And so on and tediously on, borrowing ideas and regurgitating them:
It is hard, if not impossible, for Labor governments to resist demands for new spending without damaging its brand as the party of compassion. As for trimming government spending, forget it. Economist Oliver Hartwich paints a graphic picture of where this kind of appeasement leads in an extract from an essay, “Why Europe Failed”, that appeared in The Weekend Australian. For decades, European political elites have sought to buy peace with the electorate with “an all-encompassing insurance and entertainment scheme”.
“To their subservient citizens, the European elites provide free or heavily subsidised education, healthcare, TV and radio programs, roads, income support and pensions, public transport, libraries, opera houses, and theatres,” writes Hartwich. “Unfortunately, it is often overlooked that government can bribe the people only with their own money.”
The 2008 financial crisis forced recognition that this strategy was fast driving Europe broke. Yet Labor seems set to follow the same path. Consolidated government spending since 2008 in Australia rose faster under Labor than it did in Europe. It is now close to 38 per cent of gross domestic product, 2.5 per cent higher than it was before the crisis.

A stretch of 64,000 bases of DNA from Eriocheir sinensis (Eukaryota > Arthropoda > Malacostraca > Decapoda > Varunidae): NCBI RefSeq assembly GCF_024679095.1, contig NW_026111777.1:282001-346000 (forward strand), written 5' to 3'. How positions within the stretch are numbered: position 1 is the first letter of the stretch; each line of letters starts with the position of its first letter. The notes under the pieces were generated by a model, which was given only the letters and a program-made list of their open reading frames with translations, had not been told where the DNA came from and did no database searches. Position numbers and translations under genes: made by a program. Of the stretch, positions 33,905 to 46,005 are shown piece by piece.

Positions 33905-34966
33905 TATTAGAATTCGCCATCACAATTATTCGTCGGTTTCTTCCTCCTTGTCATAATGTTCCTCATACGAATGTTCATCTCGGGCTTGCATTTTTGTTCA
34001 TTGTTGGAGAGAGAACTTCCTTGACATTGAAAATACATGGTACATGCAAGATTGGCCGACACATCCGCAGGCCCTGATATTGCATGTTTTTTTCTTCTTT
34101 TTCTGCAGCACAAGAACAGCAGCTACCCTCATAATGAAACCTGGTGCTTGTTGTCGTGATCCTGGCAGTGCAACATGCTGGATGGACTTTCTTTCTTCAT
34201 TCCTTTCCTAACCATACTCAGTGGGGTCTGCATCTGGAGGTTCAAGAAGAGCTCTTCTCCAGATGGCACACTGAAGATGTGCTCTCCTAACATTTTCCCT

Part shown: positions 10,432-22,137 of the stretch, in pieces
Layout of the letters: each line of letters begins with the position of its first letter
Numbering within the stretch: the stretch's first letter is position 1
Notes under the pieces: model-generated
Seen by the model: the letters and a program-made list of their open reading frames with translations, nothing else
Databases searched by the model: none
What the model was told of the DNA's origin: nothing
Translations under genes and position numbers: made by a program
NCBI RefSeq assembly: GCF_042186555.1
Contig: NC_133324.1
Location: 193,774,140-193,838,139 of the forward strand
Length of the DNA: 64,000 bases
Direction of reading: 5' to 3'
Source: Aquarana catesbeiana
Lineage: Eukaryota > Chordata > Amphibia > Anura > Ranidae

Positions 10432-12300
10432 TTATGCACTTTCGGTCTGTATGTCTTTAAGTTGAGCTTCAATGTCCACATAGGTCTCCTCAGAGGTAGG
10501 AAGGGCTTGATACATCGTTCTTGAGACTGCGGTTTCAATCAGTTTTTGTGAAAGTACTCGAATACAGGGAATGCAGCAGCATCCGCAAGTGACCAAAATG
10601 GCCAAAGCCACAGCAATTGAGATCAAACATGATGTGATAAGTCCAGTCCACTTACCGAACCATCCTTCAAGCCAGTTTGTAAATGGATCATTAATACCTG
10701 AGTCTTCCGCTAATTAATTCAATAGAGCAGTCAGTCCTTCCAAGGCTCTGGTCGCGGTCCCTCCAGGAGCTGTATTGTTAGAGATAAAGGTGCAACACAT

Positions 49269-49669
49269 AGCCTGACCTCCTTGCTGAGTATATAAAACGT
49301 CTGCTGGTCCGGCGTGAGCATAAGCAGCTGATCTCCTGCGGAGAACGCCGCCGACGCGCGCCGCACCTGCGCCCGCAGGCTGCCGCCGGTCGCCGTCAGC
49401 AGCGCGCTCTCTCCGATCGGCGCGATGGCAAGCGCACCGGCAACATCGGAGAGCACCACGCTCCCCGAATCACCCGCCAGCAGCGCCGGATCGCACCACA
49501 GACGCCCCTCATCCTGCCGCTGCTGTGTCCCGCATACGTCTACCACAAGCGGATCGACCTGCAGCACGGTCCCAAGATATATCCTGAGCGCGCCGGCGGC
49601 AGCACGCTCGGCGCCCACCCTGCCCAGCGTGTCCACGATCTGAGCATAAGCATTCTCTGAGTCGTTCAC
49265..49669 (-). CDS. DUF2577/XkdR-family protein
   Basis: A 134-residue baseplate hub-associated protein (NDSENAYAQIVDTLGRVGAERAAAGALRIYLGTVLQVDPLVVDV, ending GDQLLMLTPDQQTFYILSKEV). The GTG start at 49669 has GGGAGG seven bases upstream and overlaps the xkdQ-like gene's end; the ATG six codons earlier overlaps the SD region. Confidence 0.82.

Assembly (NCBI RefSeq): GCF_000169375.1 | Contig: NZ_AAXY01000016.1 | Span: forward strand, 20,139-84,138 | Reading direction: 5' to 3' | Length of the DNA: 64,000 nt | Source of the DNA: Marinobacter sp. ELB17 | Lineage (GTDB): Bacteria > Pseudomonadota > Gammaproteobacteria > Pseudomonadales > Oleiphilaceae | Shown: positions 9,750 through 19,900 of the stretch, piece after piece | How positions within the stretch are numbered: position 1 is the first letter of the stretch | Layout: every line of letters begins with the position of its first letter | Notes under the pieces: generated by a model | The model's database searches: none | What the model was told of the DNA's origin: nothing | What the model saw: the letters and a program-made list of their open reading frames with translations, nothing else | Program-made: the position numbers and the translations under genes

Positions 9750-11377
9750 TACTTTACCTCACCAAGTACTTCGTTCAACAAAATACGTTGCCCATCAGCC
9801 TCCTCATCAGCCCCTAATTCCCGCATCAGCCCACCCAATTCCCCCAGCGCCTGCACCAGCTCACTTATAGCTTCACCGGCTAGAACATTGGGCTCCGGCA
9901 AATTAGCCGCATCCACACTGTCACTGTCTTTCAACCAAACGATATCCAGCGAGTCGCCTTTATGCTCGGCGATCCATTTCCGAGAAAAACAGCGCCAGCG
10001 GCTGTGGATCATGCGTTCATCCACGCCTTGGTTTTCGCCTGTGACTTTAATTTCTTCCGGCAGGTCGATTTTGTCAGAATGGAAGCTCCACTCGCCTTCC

A party that aspires to govern in the national interest would seize opportunities to expand trade and increase competition, the approach pursued by the Hawke and Keating administrations 30 years ago. That, however, would require the party to confront its rent-seeking base. It is struggling to find the courage to do so.
Yes, it's just the usual borrowed and blue recycled Carterist nonsense, no doubt designed to cower workers into loving their jobs at 7-Eleven, but here's the rub, because there's always a rub.
This very day Peter Costello scribbled a piece for the Murdochians which might be titled Peter Costello's Liberals have no use for the follies of the Caterists (and Craig Emerson too).
Costello went at the pair and their summit with some vigour:
You can measure the power of an event by the way it captures and holds public attention. In our throwaway world we’re used to discarding information quickly. The most shallow form of communication yet invented, Twitter, lasts no longer than 140 characters. Snapchat disappears once you’ve finished looking at it.
People naturally focus on lasting things that really affect them or the world around them. Events of real significance generate interest and attention for weeks, months, sometimes years.